When Johnny Hodges Doubled…

Join Jazz aficionado Peter Gardner as he takes us back to 1938 & that famous Carnegie Hall Concert with many of the Jazz greats…

On the evening of 16th January, 1938, Benny Goodman and His Orchestra played before a packed house at New York’s Carnegie Hall. Billed as ‘The First Swing Concert in the History of Carnegie Hall’, it was not the first time jazz had been played in what Down Beat called the “sanctum of long-hairs”, but it was the first time an entire Carnegie concert had been devoted to such music.

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Légère Synthetic Oboe Reed – A snip at £129 ?!

Légère Oboe Reed Review – European Scrape (Medium)

Oboe Reeds are a very personal thing to an oboe player. All players go through different scrapes, brands of cane and makes, all in the search of the ‘perfect’ reed; again the ‘perfect’ reed being different for each player.

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New Buffet Clarinets – Launch on Saturday May 28th…

Join us in store on Saturday May 28th (11am – 2pm) for the launch of two new eagerly awaited instruments from the worlds leading clarinet manufacturer Buffet Crampon & the chance to *win a FREE clarinet lesson with Angela Malsbury (Clarinet Tutor, Royal Academy of Music).

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Stan Getz: Delving back…

Join Jazz aficionado Peter Gardner as he delves back into the family history of Stan Getz, one of the very greatest Jazz Saxophonists…

When The Observer’s jazz critic Benny Green heard Stan Getz playing at Ronnie Scott’s Club in March 1971 he spoke of Getz as “one of the greatest jazz masters of all time” and he added: “It is doubtful if Getz has ever played better in his life…Getz’s genius has flowered again”.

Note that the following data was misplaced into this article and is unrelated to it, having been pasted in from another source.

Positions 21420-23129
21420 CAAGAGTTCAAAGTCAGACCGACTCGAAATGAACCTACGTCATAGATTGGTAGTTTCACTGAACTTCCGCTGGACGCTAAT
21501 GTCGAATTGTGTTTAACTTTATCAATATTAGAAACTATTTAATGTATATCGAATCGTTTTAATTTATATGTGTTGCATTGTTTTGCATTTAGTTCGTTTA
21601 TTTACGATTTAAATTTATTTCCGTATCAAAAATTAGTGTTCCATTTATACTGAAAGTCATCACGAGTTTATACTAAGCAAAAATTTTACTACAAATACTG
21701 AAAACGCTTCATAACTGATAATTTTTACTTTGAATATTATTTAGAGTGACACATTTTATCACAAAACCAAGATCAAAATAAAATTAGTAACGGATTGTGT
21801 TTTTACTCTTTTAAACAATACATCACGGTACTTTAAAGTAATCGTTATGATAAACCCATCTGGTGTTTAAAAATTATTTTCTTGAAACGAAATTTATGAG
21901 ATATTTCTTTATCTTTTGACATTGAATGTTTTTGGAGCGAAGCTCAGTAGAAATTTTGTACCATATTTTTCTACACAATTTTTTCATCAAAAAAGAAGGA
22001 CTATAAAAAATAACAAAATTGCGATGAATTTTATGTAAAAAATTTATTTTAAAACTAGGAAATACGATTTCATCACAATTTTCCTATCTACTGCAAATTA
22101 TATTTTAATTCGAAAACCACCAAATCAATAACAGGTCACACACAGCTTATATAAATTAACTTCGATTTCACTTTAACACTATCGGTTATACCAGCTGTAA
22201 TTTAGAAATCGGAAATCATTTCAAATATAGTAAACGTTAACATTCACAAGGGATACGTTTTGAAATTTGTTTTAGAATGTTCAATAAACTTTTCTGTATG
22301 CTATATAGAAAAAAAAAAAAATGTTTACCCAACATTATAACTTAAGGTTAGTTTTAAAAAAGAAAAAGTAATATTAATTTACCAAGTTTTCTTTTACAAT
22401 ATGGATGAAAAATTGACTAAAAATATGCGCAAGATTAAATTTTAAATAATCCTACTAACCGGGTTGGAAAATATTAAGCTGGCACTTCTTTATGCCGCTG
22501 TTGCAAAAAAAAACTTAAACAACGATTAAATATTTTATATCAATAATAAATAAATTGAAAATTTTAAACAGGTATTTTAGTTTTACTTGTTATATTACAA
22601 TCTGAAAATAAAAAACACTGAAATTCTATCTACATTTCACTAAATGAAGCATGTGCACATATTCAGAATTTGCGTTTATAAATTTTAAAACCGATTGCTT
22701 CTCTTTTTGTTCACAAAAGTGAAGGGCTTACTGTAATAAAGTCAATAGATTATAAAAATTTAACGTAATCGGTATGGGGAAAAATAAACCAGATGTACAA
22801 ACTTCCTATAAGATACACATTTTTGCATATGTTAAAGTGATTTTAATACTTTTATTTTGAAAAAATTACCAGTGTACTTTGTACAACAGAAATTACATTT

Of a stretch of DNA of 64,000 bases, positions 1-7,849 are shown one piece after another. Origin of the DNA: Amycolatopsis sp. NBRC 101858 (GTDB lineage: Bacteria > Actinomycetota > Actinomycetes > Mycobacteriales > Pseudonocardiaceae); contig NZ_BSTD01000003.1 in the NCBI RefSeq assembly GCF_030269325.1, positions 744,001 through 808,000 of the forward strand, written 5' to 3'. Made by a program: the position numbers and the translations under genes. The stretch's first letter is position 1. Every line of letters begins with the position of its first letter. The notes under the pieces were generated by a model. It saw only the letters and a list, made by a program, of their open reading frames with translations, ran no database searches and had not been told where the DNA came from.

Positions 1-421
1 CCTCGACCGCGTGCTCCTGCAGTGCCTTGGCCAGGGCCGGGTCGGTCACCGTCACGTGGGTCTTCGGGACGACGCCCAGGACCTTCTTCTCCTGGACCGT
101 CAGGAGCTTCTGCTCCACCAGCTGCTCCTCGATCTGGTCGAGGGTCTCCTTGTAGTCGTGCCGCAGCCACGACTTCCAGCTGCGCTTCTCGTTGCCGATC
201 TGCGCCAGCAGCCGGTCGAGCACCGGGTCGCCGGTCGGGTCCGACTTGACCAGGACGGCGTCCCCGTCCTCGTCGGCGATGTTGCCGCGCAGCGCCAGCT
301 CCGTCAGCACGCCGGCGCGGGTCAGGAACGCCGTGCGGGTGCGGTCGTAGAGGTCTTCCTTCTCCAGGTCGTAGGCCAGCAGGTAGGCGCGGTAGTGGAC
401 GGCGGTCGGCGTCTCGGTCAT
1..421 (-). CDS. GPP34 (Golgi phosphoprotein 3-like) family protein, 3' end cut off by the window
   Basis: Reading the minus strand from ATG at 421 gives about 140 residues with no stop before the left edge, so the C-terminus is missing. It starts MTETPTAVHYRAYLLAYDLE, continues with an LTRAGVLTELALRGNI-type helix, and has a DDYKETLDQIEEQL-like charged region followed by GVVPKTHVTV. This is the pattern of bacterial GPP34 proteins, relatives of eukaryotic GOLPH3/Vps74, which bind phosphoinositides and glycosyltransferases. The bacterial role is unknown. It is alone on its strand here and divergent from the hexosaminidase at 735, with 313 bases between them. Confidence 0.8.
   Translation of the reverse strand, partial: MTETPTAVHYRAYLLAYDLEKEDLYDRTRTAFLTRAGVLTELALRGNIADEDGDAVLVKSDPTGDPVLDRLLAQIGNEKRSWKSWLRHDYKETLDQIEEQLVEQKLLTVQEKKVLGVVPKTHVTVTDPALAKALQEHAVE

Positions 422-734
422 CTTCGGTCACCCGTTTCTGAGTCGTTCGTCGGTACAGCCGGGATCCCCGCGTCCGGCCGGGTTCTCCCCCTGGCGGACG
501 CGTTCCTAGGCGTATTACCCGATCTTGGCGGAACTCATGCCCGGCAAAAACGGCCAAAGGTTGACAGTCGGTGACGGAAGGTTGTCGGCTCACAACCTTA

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Grafton Alto Saxophone

The Grafton saxophone was an injection moulded, cream-coloured acrylic plastic alto saxophone with metal keys, manufactured in London, England by the Grafton company, and later by ‘John E. Dallas & Sons Ltd’. Only Grafton altos were ever made, due to the challenges in making larger models (i.e. the tenor) with 1950s plastic technology. Production commenced in 1950 and ended after approximately ten years. However, a few last examples were assembled from residual parts circa 1967. All tools, machinery and jigs required to manufacture the Grafton were sold for scrap and subsequently destroyed in 1968.

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